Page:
Google Glass — a computer system worn like a pair of glasses — will soon become available for student and faculty use at the Bass Library media center.
Google Glass is not yet on the market, but a partnership of three Yale organizations — the Yale University Library, the Student Technology Collaborative (STC) and the Instructional Technology Group (ITG) — applied to beta test the product last year. Ever since Google Glass arrived at Bass in mid-January, the three groups have been exploring the device’s uses and ways to introduce the technology to the greater Yale community. Soon after spring break, student and faculty groups will be able to fill out an online application to use Google Glass for spring or summer projects, and the device is slated to become available for general use beginning in the fall.
“We realized that if we could potentially add this to the Bass media equipment collection, it would be a really interesting collaborative opportunity to see what faculty, students [and] staff could do with it,” said Tom Bruno, associate director for resource sharing and reserves for the library.
Bruno said he received an invitation to purchase the device last summer after expressing interest to Google. The library, STC and ITG are sharing the $1,500 cost of the product, he said.
According to Bruno, representatives of the library, STC and ITG will meet next week to discuss the criteria for evaluating student and faculty proposals for projects involving Google Glass.
Though there is only one device available at the moment, Bruno said Bass may be able to add another Google Glass to its collection later this year. If so, a device may be available for general circulation as early as the fall, he said.
“We hope to be able to add more devices sooner rather than later because there’s already been a lot of interest,” Bruno said. “As Google Glass becomes more mainstream, we expect to it to be just part of the regular rotation of things that go out of the Bass media collection.”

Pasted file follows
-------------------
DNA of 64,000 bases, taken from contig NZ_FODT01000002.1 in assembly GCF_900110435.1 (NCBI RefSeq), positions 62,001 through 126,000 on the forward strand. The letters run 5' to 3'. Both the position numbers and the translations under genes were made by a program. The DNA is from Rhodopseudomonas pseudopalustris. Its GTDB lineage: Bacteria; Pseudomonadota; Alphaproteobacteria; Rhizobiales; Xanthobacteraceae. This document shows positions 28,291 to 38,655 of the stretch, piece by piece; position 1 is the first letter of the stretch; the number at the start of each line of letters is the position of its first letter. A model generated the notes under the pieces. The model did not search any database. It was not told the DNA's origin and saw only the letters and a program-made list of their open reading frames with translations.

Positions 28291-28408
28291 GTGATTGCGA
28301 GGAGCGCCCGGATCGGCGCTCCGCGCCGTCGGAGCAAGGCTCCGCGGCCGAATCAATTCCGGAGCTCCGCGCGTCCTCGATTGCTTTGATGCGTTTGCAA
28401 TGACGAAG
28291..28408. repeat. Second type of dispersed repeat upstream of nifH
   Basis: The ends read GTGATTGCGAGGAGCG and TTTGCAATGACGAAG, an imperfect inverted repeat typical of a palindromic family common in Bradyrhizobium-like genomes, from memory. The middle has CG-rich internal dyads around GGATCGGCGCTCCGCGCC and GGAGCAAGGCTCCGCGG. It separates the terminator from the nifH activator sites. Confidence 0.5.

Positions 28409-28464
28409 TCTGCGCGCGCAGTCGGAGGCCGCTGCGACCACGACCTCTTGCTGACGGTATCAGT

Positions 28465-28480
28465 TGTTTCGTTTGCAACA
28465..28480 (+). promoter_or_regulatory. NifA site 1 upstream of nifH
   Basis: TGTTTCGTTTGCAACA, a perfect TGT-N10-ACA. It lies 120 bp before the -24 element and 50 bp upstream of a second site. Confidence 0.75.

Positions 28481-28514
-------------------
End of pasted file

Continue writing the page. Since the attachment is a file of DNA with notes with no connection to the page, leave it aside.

With a frenzy of application development currently underway, Bruno said possibilities abound for Google Glass. Students and faculty could take advantage of any number of the device’s features, including the capability to take video footage, creating a first-person immersive experience for viewers.
Bruno said that depending on the availability of the device, library-specific uses may be developed this summer. For instance, librarians could wear the device to view citation and location information to find books more efficiently. They could also save time by scanning materials on site with a first-person scan-and-deliver application, he said.
“Aside from the definite potential that faculty and students are going to bring to it, I think the library is excited to be an equal partner in this as well, not just to loan the device out but also to see what we could do with it,” Bruno said. Cindy Greenspun, access services information technology manager and a member of the disability services committee, said she believes Google Glass also has the capability to assist the disabled because it is hands-free and voice-activated. For the hearing-impaired, the device could employ a speech-to-text application to provide a real-time transcript of what people are saying, she said.
Over the past year, news outlets such as the New York Times have reported on controversy surrounding Google Glass. According to critics, the device poses a privacy threat to society because of its ability to surreptitiously capture footage and immediately upload it. This summer, eight Congressmen sent a letter to Google demanding answers to privacy concerns. A London-based advocacy group called “Stop the Cyborgs” has campaigned for limits on where the device can be used, and some bars and casinos have banned the device.
Matthew Regan, senior academic technologist for ITG, said students and faculty who wish to use Yale’s Google Glass will be expected to follow Google’s published guide about how to use the device respectfully.
Google announced the technology behind Google Glass in April 2012.